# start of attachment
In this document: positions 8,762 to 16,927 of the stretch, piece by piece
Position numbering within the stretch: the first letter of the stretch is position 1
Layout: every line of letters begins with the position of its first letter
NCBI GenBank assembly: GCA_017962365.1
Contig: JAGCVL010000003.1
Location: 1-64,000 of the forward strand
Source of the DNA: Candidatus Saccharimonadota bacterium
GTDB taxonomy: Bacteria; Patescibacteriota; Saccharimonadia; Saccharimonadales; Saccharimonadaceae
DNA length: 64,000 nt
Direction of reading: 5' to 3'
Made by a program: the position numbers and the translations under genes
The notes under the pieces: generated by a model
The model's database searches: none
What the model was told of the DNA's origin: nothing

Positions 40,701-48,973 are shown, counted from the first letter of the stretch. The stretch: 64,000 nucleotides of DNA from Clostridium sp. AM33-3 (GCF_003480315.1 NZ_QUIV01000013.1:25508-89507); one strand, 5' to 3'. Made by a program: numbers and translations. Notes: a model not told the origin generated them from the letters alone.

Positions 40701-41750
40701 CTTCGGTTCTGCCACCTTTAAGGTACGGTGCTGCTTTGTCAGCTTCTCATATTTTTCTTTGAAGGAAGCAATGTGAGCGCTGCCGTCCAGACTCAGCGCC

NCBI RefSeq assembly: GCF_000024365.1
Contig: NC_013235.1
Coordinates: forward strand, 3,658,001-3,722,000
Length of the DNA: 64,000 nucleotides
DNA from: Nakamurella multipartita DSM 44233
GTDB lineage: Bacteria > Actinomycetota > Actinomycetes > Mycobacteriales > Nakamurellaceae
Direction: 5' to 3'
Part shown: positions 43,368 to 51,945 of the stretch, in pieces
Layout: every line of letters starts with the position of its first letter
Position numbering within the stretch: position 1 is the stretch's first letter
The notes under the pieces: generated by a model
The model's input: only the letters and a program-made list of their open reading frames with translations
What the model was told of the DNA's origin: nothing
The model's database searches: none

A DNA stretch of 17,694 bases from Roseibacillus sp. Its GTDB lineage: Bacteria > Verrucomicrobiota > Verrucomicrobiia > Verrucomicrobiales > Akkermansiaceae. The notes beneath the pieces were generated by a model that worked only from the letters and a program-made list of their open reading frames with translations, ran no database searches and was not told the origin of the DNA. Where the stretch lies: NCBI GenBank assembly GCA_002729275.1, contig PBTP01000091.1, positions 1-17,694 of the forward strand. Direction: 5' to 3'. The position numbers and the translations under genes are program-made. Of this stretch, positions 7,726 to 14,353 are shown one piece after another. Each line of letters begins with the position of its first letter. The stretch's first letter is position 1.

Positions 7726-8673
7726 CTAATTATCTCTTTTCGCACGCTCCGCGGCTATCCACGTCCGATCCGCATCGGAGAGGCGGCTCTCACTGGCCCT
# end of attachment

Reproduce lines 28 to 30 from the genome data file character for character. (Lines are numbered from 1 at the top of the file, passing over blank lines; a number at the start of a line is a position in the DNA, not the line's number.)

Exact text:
The notes under the pieces: generated by a model
The model's input: only the letters and a program-made list of their open reading frames with translations
What the model was told of the DNA's origin: nothing